Kogia breviceps is confined to warmer waters (Minasian et al. 1984, Watson 1981).
K. breviceps prefer warm tropical waters. They may migrate to more temperate waters in the summer months. They also stay in deep waters (Watson 1981).
K. breviceps is a small whale averaging about 3 meters in length for both sexes. Calves are about 55 kilograms at birth. They have a swollen nose and head, which takes up about 15% of their body length. Their head is conical with a small underslung jaw that opens beneath the upper jaw in a shark-like manner. The flippers are short, broad, and far forward on the body. They have a small curved dorsal fin. K. breviceps is a steely grey color with a distinct pink tinge. In the water they often look purple. They are a paler grey on the belly. Between the eye and the flipper is a small white/pale grey bracket mark. This is often called a "false gill", further attributing to its resemblance to a shark. There is another similar pale spot in front of the eye. Scarring is rare. They have a short rostrum which makes their wide skull triangular. K. breviceps have 12-16 teeth on each side and their blowhole is slightly displaced to the left. These two traits distinguish the pygmy sperm whale, K. breviceps, from the dwarf sperm whale, K. simus (Minasian et al. 1984, Watson 1981).
Mating usually takes place in the summer. Gestation lasts for about 9 months and the calf is born in the spring. ( http://www.nsrl.ttu.edu/tmot1/kogibrev.htm., Watson 1981).
The calf stays with its mother and is nursed for about 12 months. Calves are about 1.2 meters long and about 55 kilograms at birth.
Though there are sightings of solitary individuals, most of the whales travel in small pods of 3-6. Like the great sperm whale, Physeter macrocephalus, K. breviceps breaches, landing in the water tail first. Also like the great sperm whale, K. breviceps have spermaceti in their foreheads. This suggests that they have the ability to dive into very deep water and hover motionless at any depth to wait for prey. They have great speed and can stay under water for long periods of time, another reason to suspect very deep dives. K. breviceps is often found stranded. There seems to be a relation between strandings and motherhood, as most strandings are mothers with newborn calves. K. breviceps have been descibed as being very slow and deliberate swimmers while breathing and swimming near the surface ( http://www.nsrl.ttu.edu/tmot1/kogibrev.htm., Minasian et al. 1984, Watson 1981).
K. breviceps eat mostly squid, shrimp, fish, and crabs with what seems to be a preference for deepwater foraging (Watson 1981).
There is little economic benefit to humans from K. breviceps. They are relatively uncommon so few are taken by the Japanese and an occasinal one is take by Indonesians ( http://swfsc.ucsd.sars.Pygmy_HI.htm, Watson 1981).
Not much is known about this species. The infrequency of sightings is often assumed as rareness. It is vulnerable to Hawaiian fisheries and gillnets, float lines, and long lines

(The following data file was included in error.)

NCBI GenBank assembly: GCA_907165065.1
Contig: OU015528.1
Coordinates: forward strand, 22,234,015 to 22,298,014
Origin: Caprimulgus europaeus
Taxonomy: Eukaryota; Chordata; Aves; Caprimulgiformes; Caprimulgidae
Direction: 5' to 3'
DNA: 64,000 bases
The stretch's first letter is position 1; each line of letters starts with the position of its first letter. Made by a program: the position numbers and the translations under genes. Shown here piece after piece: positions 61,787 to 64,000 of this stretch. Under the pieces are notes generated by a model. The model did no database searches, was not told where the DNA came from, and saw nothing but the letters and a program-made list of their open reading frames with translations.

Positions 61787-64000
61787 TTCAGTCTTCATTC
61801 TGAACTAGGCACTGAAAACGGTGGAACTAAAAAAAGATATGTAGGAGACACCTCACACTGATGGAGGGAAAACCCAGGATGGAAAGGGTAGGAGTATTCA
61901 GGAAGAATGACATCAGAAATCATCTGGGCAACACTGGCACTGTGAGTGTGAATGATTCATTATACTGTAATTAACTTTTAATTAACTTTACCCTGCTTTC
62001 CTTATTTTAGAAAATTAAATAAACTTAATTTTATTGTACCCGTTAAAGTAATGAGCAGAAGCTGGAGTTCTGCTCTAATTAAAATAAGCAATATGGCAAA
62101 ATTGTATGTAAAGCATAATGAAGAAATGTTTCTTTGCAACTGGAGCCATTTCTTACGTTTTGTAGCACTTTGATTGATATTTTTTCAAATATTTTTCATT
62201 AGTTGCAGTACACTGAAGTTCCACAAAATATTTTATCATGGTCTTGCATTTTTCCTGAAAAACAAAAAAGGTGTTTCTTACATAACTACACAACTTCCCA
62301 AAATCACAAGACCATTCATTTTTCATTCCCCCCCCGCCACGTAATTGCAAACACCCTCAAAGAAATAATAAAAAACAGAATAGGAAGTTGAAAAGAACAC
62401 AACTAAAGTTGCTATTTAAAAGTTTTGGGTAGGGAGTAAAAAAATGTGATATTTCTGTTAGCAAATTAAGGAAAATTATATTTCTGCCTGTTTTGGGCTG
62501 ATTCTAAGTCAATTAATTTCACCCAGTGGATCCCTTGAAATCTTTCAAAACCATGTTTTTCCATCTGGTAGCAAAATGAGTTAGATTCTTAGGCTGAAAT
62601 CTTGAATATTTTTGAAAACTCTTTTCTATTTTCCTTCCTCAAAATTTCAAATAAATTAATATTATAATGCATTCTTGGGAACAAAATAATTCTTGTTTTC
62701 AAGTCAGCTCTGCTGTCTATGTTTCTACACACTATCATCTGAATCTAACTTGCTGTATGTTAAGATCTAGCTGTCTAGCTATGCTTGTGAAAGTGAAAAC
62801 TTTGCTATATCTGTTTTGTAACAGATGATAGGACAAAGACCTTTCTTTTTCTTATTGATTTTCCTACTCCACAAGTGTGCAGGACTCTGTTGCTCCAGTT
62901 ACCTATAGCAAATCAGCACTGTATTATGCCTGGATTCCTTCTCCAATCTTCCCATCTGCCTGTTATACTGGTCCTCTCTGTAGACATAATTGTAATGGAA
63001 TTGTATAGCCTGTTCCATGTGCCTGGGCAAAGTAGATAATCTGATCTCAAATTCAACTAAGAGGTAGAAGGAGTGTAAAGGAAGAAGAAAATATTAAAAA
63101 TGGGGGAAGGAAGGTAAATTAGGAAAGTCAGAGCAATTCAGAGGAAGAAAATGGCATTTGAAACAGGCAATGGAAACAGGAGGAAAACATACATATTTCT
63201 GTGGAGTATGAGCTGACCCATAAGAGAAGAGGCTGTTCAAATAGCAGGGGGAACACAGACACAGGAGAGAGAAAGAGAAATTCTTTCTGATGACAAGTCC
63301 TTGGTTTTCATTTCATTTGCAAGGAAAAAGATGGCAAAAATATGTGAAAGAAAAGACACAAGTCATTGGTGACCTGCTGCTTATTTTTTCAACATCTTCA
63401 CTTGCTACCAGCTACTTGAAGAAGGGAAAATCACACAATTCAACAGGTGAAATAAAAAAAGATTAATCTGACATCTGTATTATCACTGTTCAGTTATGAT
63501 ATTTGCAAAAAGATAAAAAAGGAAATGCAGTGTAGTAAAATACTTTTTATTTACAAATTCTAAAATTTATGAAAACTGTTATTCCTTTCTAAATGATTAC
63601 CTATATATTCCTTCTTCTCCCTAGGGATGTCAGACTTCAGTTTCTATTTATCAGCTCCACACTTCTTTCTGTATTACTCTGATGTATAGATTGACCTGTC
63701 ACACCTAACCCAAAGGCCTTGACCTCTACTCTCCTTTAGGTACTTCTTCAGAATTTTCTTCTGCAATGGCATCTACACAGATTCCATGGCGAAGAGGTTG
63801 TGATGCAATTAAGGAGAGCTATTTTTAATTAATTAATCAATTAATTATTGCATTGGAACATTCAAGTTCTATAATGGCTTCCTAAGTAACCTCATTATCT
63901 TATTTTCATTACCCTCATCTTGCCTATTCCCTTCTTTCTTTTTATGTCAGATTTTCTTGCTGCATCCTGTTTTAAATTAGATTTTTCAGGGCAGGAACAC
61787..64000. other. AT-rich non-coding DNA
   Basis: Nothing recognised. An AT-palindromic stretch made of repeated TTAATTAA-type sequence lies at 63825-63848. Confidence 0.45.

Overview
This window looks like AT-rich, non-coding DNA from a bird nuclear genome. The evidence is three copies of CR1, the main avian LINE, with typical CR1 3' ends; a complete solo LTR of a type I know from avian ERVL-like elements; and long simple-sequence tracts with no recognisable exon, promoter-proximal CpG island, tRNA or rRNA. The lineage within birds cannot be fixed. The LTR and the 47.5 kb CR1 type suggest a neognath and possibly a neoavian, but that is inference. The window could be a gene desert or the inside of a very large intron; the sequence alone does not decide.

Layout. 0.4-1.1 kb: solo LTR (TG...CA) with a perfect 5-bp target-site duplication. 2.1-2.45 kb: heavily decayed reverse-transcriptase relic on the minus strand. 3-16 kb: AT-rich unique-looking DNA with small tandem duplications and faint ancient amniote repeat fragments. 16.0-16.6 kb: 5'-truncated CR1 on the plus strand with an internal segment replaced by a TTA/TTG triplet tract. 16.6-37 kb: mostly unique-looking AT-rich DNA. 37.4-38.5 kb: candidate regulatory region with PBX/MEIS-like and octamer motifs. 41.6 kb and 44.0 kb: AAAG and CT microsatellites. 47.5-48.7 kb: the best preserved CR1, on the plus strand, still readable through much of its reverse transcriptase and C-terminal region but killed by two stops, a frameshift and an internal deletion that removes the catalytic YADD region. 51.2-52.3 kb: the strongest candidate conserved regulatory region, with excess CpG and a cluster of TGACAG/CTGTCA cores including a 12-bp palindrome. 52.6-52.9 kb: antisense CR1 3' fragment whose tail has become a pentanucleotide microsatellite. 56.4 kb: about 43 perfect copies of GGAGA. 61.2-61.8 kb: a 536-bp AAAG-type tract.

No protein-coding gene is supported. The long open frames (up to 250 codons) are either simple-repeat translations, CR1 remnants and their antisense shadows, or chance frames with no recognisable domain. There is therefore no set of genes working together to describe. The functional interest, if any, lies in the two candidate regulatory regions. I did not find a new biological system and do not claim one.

( http://swfsc.ucsd.sars.Pygmy_HI.htm, Watson 1981).
Barbara Lundrigan (author), Michigan State University, Allison Myers (author), Michigan State University.
the body of water between Africa, Europe, the southern ocean (above 60 degrees south latitude), and the western hemisphere. It is the second largest ocean in the world after the Pacific Ocean.
body of water between the southern ocean (above 60 degrees south latitude), Australia, Asia, and the western hemisphere. This is the world's largest ocean, covering about 28% of the world's surface.
Referring to an animal that lives on or near the bottom of a body of water. Also an aquatic biome consisting of the ocean bottom below the pelagic and coastal zones. Bottom habitats in the very deepest oceans (below 9000 m) are sometimes referred to as the abyssal zone. see also oceanic vent.
having body symmetry such that the animal can be divided in one plane into two mirror-image halves. Animals with bilateral symmetry have dorsal and ventral sides, as well as anterior and posterior ends. Synapomorphy of the Bilateria.
an animal that mainly eats meat
uses smells or other chemicals to communicate
the nearshore aquatic habitats near a coast, or shoreline.
animals that use metabolically generated heat to regulate body temperature independently of ambient temperature. Endothermy is a synapomorphy of the Mammalia, although it may have arisen in a (now extinct) synapsid ancestor; the fossil record does not distinguish these possibilities. Convergent in birds.
offspring are produced in more than one group (litters, clutches, etc.) and across multiple seasons (or other periods hospitable to reproduction). Iteroparous animals must, by definition, survive over multiple seasons (or periodic condition changes).
eats mollusks, members of Phylum Mollusca
having the capacity to move from one place to another.
specialized for swimming
the area in which the animal is naturally found, the region in which it is endemic.
breeding is confined to a particular season
reproduction that includes combining the genetic contribution of two individuals, a male and a female
associates with others of its species; forms social groups.
uses touch to communicate
reproduction in which fertilization and development take place within the female body and the developing embryo derives nourishment from the female.
June 30, 1995. "Pygmy Sperm Whale Hawaiian Stock" (On-line). Accessed December 4, 1999 at http://swfsc.ucsd.sars.Pygmy_HI.htm.
1994. "Pygmy Sperm Whale" (On-line). Accessed December 4, 1999 at http://www.nsrl.ttu.edu/tmot1/kogibrev.htm.
Minasian, S., K. Balcomb, III, L. Foster. 1984. The World's Whales. U.S.: The Smithsonian Institution.
Watson, L. 1981. Sea Guide to Whales of the World. London: Hutchinson and Co..